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Arizona in Nebraska? Not Yet


Guest Blogger • Mar 09, 2011

By Kristin Anderson Ostrom

Kobach & State Sen. Janssen

On March 2, 2011, Nebraska’s debate on “illegal” immigration took a turn as the state’s Judiciary Committee questioned the sponsor of an Arizona-like bill (LB 48), Charlie Janssen of Fremont, Nebraska. Like Fremont’s law passed this summer, the “Illegal Immigration Enforcement Act” was written by Kris Kobach, an attorney with FAIR’s legal arm, the Immigration Reform Law Institute.

In June 2010, Fremont voters (57%) passed Ordinance No. 5165 in a special election. The law bans renting, harboring and employing “illegal aliens” within the city’s limits. The language of the law is essentially a copy of an ordinance that Kobach passed in Hazleton, Pennsylvania. Hazleton has spent at least $2.8 million with some estimates totaling $5 million to defend its ordinance all the way to the U.S. Supreme Court.

The Fremont law was previously rejected in 2008 by the Fremont city council on a 4-4 split vote over concerns about its constitutionality and related litigation costs.  Senator Janssen, then a Fremont city council member, voted for the Kobach ordinance in 2008.

In January 2011, Senator Janssen introduced LB 48 in the Nebraska Legislature, requiring police to determine the immigration status of people stopped, detained or arrested when there is “reasonable suspicion” a person is in the country unlawfully.

What is “Reasonable”?

Nebraska’s first public hearing on LB 48 quickly moved to questions of its constitutionality by way of “reasonable suspicion.” State senators asked senator Janssen about the criteria the police would use.

Nebraska state senator Brenda Council (Omaha), one of two African American senators, began the line of questioning.  She pointed Mr. Janssen directly to the language of his own bill:

“For purposes of the act, a peace officer’s reasonable suspicion shall not be based solely upon a persons’ race, color, religion, sex, or national origin.”

“Solely,” she said, “means race and color are criteria” for the police to suspect a person is in the U.S. unlawfully.

Mr. Janssen responded, “I defer to the police.”  After a number of such responses, she concluded that LB 48 reasonably “promotes racial profiling.”

Senator Council continued, “Mr. Janssen, we’re all frustrated with the federal government.  That doesn’t mean the state needs to respond with an unconstitutional law.”  Council stated, “You swore to uphold the Constitution.”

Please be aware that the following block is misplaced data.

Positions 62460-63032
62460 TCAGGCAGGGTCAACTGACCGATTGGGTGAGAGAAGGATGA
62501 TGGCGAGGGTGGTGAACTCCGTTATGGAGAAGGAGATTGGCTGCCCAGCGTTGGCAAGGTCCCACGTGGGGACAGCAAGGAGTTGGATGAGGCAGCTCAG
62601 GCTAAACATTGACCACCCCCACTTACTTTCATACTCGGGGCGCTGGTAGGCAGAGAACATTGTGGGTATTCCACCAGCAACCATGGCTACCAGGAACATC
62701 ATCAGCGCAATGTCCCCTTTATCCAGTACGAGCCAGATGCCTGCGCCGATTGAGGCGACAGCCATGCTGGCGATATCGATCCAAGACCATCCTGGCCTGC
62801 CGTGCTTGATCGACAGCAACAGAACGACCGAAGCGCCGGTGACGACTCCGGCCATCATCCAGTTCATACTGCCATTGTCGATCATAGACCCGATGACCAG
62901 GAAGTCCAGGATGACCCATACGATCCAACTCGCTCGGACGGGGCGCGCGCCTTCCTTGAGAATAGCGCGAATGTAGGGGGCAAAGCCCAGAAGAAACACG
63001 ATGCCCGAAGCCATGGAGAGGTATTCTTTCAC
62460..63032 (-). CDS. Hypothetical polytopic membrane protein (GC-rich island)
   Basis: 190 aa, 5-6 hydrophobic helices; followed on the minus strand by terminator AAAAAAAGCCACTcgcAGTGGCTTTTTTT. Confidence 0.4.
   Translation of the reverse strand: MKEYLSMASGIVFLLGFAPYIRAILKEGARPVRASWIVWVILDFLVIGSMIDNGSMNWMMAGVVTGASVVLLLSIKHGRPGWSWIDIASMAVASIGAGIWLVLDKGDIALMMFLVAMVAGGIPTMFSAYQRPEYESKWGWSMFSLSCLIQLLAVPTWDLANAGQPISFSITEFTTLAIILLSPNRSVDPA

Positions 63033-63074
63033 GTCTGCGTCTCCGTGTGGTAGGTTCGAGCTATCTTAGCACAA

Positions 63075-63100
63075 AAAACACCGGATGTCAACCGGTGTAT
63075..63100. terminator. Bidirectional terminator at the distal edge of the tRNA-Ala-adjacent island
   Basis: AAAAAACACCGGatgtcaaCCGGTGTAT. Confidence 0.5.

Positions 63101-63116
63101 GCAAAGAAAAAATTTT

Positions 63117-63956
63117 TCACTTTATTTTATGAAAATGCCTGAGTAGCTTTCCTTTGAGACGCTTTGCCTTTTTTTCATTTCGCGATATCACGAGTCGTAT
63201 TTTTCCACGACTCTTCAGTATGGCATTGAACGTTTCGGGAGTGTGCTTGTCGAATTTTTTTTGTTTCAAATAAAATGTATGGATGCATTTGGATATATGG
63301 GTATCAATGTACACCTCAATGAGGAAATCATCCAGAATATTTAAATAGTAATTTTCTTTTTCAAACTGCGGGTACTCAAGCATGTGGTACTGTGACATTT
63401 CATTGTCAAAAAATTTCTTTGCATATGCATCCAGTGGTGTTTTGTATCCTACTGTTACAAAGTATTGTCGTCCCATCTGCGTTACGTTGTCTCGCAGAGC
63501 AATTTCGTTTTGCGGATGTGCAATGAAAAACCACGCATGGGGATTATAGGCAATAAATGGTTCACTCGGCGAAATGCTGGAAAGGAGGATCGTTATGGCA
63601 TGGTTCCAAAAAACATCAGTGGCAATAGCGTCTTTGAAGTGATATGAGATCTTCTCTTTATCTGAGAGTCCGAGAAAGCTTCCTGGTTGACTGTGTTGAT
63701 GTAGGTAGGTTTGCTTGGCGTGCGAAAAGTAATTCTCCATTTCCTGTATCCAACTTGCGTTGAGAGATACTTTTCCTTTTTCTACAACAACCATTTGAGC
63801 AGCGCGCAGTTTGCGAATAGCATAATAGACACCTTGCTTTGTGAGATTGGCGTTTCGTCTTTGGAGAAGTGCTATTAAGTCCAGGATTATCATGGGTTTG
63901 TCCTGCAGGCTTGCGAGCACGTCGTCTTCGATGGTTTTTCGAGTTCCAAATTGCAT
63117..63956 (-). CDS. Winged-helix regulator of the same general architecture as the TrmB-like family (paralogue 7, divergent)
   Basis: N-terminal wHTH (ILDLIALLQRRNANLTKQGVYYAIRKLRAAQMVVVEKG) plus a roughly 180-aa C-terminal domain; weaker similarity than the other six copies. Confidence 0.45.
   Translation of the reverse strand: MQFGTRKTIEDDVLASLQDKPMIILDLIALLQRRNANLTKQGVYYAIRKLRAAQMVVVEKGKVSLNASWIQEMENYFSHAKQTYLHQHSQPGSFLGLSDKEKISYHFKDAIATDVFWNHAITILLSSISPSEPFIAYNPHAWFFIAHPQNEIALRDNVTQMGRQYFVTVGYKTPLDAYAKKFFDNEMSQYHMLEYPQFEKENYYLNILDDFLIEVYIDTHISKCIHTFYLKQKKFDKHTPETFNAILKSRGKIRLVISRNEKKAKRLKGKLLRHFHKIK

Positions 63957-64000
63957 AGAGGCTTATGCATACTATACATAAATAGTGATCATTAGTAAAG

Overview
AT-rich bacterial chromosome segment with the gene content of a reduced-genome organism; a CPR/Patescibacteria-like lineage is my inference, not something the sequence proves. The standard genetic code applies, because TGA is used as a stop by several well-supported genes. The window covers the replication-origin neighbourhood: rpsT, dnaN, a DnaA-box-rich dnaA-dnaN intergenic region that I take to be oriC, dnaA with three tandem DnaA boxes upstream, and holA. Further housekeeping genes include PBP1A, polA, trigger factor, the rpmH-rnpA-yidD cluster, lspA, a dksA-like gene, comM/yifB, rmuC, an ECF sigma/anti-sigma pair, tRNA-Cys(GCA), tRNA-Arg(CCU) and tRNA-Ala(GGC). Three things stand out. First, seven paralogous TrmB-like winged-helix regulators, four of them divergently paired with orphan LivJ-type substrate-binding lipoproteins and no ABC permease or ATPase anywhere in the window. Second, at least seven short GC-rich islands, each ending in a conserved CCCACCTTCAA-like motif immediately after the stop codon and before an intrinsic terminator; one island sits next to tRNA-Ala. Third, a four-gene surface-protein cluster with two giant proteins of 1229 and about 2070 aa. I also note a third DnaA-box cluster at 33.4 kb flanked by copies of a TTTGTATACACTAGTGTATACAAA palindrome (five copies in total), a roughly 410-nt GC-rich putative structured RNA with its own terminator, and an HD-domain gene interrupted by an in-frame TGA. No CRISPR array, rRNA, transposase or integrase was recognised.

Senator Janssen responded to his colleague, “the 9th Circuit is one of the most over turned.”

Senator Steve Lathrop (Omaha) picked up the questioning, “Can you think of anything other than race and skin color?”

At that point, Mr. Janssen seemed to go off script and said, “Well, when you see a car filled with too many people.”

The hearing room gasped.

An Hour Was Enough

Before members of the Judiciary Committee were finished, before the public testimony began, basic questions exposed significant flaws to LB 48, including its constitutionality, future expensive court battles, increased liability and costs for state and local law enforcement (false arrest and detention), and increased racial profiling.

The bill’s sponsor seemed caught off guard by his colleagues’ specific questions. After all, Fremont’s debate had been so easy.  Since 2008, few if any questions have been asked in public.  In Fremont, assumptions won the day.  Fears of a growing Hispanic population, assumed to be “illegal,” became strong enough to move 57% of voters to pass a bill they knew would cost an estimated $1 million a year.  Elected leaders remained silent for fear of arousing more anger by proponents, the voters, and perhaps other political leaders.  No questions asked.

In Fremont, Kobach’s bill was successful (reaching the 8th Circuit).  Fremont’s demographics made for fertile ground.  All that was needed was to introduce the language that Kobach had used in Hazelton, Pennsylvania, let a few proponents fan racial fears and assumptions, and let it go to the voters.  Once enacted, the Fremont city council hired Kobach to defend his law in federal court and raised property taxes by $750,000 to pay litigation costs in FY 2011.   The trial has been moved to 2012.

Questioning Assumptions

But at the Nebraska state capitol, assumptions were questioned and misinformation quickly exposed.  In an hour, with some rather basic questions, the Nebraska Judiciary Committee brought back reason and thought to Nebraska’s conversation and quieted the angry fervor that was so vital to enacting Fremont’s ordinance.

While Senator Janssen may later attempt to go around the Nebraska Judiciary Committee and bring LB 48 to the floor, the initial open and public debate has helped to clarify that passing Arizona’s simple solution to a complex, federal  problem – is not so simple in Nebraska.

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Kristin Anderson Ostrom is the Founder/Lead Organizer of One Fremont One Future, a community initiative of immigrants and natives working together in Fremont.
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